Top Line: Is an MRI-based, targeted biopsy alone approach to initial prostate cancer diagnosis non-inferior to the standard 12-core TRUS biopsy approach?
The Study: In clinical practice, multiparametric MRI and MRI-guided prostate biopsy is often done in addition to rather than in lieu of a standard 12-core TRUS biopsy. While MRI-guided biopsy identifies a higher proportion of clinically relevant prostate cancer, it is unclear if this approach alone is equivalent to standard biopsy or combination biopsy. In this Canadian randomized phase 3 trial, >450 men who were biopsy-naive with clinical suspicion of prostate cancer were randomized to either the standard 12-core TRUS biopsy approach or pre-biopsy MRI and targeted biopsy alone. The purpose was to see if the overall proportion of men diagnosed with grade group 2+ disease was non-inferior with the MRI vs TRUS approach, and the non-inferiority margin for the proportion of GG2+ disease diagnosed was -5%. Men were selected for biopsy based on an estimated 5% or greater risk of grade group 2+ disease using the Prostate Cancer Prevention Trial Risk Calculator. All men in the TRUS arm underwent biopsy, and 30% (n=67) were diagnosed with GG 2+ disease while another 22% were diagnosed with GG 1 disease. In the MRI arm, 62% of men had a PIRADS 3+ lesion for biopsy, and 35% (n=79) were diagnosed with GG 2+ disease while 10% were diagnosed with GG 1 disease. In other words, just as many (if not more) GG 2+ cancers were found with the MRI approach while allowing ⅓ of men to avoid biopsy.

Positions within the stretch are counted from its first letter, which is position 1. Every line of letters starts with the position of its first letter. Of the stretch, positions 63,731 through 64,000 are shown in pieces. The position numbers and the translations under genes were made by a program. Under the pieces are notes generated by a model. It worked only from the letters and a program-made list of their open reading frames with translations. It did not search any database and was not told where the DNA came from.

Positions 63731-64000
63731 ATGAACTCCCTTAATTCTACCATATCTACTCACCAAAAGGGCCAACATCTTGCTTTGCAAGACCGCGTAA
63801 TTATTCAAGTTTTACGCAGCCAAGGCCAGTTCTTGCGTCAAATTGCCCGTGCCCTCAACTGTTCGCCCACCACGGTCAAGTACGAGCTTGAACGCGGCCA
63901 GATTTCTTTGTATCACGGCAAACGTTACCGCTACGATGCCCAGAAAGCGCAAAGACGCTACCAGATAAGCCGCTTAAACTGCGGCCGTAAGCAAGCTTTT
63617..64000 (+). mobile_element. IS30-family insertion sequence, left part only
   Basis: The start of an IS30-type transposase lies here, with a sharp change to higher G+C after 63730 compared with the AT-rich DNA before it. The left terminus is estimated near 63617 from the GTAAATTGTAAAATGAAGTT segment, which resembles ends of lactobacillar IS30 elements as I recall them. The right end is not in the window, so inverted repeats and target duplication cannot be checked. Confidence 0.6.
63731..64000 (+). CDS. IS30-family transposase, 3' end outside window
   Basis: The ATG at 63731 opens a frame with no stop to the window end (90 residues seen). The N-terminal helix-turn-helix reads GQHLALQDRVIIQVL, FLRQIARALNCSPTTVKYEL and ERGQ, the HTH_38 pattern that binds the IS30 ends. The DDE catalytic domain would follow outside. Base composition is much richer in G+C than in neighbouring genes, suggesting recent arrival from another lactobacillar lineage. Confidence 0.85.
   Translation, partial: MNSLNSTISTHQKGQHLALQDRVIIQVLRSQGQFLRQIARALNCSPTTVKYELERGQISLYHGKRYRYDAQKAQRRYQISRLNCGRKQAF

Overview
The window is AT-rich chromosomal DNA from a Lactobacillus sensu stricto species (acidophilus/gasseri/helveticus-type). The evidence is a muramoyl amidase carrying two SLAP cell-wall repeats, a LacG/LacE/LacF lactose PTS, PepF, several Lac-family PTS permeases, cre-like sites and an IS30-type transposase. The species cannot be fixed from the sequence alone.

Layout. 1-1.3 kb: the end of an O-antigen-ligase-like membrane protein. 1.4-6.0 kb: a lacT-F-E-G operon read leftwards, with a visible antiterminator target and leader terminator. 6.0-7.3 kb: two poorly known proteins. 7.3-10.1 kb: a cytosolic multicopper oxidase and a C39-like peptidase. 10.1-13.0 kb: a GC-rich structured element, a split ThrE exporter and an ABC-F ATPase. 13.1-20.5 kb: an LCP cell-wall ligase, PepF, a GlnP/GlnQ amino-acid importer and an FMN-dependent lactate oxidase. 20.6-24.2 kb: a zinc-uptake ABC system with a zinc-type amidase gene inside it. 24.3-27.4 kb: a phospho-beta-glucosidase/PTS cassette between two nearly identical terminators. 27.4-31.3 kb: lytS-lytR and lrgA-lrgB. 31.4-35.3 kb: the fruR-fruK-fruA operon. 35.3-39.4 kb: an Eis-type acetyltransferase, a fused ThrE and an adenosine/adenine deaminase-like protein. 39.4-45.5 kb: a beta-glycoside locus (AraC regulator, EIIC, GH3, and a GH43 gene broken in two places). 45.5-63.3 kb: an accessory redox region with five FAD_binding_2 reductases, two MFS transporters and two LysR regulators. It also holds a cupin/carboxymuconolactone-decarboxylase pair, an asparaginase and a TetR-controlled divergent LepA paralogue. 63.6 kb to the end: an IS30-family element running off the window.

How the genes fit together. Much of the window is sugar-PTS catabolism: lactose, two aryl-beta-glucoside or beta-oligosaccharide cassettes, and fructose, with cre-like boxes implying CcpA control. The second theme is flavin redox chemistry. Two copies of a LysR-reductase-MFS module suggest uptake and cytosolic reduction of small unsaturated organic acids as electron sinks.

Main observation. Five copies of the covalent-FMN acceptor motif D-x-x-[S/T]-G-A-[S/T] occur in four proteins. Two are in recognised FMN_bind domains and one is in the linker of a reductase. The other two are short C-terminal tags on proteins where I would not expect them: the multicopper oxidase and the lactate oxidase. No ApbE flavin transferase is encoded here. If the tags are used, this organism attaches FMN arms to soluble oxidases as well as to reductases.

TBL: Compared to standard 12-core TRUS-guided biopsy without MRI, the use of MRI and targeted biopsy alone appears to be non-inferior at diagnosing GG 2+ disease while detecting half as many GG 1 cancers and allowing ⅓ of men to avoid biopsy. | Klotz, JAMA Oncol 2021